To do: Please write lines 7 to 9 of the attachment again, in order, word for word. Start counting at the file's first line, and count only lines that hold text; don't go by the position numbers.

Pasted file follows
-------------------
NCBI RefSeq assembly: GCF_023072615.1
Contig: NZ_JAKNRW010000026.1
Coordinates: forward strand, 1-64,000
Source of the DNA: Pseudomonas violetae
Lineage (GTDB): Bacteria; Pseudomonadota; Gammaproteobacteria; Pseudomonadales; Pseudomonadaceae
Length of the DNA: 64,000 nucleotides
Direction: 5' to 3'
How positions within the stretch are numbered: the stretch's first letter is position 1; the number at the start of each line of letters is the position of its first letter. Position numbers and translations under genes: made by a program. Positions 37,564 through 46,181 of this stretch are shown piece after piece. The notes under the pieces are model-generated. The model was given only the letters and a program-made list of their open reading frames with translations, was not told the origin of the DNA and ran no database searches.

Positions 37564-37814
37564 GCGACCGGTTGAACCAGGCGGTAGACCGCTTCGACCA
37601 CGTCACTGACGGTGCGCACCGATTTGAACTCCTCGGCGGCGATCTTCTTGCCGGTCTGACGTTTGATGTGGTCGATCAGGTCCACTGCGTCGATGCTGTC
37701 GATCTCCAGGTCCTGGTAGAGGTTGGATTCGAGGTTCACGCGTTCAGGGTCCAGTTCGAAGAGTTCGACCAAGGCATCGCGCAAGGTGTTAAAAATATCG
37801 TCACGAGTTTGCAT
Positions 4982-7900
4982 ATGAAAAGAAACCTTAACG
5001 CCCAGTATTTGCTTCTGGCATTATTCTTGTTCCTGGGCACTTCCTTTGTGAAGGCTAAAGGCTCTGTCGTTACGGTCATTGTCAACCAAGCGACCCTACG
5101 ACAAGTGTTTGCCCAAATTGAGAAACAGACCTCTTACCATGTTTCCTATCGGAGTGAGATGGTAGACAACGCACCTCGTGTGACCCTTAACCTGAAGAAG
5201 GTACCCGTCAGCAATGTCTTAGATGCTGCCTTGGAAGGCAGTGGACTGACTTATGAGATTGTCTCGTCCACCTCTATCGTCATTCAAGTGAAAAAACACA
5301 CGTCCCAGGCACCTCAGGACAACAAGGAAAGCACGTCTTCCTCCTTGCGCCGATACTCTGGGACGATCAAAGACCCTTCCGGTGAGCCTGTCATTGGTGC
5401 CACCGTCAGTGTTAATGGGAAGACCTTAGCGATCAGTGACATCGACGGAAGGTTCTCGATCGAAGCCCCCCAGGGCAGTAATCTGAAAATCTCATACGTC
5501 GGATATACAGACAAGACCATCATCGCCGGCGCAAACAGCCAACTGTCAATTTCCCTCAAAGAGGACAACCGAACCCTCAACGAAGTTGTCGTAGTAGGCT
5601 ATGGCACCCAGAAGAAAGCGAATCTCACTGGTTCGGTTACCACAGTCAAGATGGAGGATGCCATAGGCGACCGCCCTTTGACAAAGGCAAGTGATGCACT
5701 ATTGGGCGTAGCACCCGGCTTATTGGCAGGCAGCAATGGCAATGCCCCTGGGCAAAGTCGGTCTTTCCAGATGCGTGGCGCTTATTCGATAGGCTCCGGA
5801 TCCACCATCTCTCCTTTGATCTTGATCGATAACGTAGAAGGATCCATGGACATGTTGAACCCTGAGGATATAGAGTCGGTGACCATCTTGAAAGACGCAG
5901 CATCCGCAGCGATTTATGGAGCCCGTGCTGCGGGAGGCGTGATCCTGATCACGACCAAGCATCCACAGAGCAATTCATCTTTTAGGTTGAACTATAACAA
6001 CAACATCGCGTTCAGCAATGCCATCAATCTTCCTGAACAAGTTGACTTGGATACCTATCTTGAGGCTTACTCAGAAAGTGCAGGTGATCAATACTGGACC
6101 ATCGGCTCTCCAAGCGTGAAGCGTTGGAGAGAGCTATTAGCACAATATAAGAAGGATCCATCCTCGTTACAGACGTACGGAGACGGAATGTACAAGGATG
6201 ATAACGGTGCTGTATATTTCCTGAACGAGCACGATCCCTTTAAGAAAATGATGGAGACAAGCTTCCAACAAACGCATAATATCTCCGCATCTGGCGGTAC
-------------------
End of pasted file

Direction: 5' to 3'
How positions within the stretch are numbered: the stretch's first letter is position 1; the number at the start of each line of letters is the position of its first letter. Position numbers and translations under genes: made by a program. Positions 37,564 through 46,181 of this stretch are shown piece after piece. The notes under the pieces are model-generated. The model was given only the letters and a program-made list of their open reading frames with translations, was not told the origin of the DNA and ran no database searches.

Positions 37564-37814